This doesn’t mean that humans can understand everything of God: the unbalance in the relation between Infinite divine Being and finite capability of vision of the human genre surely doesn’t allow it. This simply means all the black holes we will necessarily always have in our understanding of God can’t be filled with absurdities, fictionally derived rules and human created assumptions. Mainly, this means that we must never abdicate to the use of reason and we must never absolutise a human attempt to make us believe there are dark shadows in the divine logic governing this world.
Wherever we turn our sight on nature we can see there is a perfect consequentiality, a sharp mechanism governing the creation: everything makes sense, everything has a sense and a consequentiality, everything tells us about a logic God. Surely you can say God is not subjected to His own laws (it is what many people claimed for centuries) but the question stands: why should a God who created a world according to a perfect shape based on some laws deny the same laws only in the moment in which He refers to Himself, in the moment in which He reveals His will to the highest peak of His creation?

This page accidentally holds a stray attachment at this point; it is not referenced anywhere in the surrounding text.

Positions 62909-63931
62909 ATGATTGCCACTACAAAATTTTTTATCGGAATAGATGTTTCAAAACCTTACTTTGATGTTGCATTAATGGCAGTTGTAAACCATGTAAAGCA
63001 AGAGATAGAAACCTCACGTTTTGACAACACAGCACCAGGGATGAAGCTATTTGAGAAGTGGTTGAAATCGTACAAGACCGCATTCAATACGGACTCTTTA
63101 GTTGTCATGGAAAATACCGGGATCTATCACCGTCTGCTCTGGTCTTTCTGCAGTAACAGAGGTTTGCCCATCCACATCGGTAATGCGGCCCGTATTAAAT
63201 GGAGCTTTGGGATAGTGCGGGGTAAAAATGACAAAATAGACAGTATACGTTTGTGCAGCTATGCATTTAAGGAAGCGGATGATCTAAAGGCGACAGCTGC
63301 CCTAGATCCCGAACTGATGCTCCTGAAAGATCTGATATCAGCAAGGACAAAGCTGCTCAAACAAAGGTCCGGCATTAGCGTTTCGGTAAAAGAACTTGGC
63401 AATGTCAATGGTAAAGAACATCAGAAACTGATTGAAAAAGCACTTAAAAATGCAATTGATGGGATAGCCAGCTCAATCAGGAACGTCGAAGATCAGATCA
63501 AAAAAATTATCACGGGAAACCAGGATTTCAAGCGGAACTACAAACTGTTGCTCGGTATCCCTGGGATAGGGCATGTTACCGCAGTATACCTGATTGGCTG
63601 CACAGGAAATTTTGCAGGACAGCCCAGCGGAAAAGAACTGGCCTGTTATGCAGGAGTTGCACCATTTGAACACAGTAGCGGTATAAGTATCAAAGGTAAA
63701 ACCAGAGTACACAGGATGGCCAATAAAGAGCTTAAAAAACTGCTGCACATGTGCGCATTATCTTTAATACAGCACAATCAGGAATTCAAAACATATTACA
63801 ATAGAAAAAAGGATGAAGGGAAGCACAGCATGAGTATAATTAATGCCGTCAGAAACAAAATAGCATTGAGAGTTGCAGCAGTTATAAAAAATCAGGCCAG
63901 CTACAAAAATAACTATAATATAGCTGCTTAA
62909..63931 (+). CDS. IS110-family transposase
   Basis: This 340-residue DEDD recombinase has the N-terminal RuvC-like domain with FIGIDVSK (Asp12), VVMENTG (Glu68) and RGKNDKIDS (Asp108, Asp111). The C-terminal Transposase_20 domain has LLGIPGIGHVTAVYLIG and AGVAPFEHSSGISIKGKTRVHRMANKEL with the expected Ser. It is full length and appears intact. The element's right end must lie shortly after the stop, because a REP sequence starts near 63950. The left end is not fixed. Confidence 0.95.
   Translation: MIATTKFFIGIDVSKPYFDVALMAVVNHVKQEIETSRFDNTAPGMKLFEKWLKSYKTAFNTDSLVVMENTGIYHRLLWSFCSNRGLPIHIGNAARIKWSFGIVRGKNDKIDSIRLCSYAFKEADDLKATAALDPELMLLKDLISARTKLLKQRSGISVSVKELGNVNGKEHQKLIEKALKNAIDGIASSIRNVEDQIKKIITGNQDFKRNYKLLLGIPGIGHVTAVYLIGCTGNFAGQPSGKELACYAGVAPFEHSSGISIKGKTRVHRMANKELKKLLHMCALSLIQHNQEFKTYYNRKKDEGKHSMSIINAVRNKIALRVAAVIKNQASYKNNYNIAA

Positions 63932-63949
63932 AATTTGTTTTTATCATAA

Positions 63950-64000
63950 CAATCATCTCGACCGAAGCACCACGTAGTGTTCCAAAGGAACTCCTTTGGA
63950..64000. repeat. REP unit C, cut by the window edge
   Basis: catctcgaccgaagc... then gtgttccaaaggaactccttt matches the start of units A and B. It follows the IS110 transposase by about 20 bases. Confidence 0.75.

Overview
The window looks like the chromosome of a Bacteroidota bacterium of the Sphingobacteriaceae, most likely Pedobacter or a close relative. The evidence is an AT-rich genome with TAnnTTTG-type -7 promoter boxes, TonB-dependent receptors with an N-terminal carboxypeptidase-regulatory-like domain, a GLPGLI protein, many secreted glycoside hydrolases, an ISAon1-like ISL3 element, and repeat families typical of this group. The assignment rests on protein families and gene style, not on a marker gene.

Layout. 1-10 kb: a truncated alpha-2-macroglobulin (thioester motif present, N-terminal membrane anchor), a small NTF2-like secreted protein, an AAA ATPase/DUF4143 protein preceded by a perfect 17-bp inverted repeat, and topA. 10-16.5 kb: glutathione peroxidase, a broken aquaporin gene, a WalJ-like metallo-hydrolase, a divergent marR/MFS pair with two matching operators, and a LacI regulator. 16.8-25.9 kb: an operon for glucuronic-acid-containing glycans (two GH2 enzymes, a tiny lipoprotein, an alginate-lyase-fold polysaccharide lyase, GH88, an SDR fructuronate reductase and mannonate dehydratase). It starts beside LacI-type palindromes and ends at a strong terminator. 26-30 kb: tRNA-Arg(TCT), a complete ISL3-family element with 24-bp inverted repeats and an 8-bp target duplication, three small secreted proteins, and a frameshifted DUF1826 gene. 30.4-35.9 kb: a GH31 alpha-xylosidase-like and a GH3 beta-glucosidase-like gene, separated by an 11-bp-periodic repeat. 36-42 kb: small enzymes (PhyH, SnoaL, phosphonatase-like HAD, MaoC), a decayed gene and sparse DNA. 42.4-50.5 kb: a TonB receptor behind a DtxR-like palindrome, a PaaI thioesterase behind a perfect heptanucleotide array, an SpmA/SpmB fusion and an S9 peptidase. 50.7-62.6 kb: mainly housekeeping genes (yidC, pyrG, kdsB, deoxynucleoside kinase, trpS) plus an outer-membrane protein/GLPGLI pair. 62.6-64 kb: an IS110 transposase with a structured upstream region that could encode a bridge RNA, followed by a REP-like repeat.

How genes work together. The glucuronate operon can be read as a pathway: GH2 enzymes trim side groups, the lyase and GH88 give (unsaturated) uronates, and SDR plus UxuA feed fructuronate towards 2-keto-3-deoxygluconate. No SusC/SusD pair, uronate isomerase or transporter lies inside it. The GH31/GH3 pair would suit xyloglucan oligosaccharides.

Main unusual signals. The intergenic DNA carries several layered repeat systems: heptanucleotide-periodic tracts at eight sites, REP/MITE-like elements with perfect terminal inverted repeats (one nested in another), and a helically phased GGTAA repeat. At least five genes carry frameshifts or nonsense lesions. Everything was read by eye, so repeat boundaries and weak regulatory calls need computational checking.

In our experience God is logic, human beings not always are: where could illogic statements come from? It’s up to us to decide.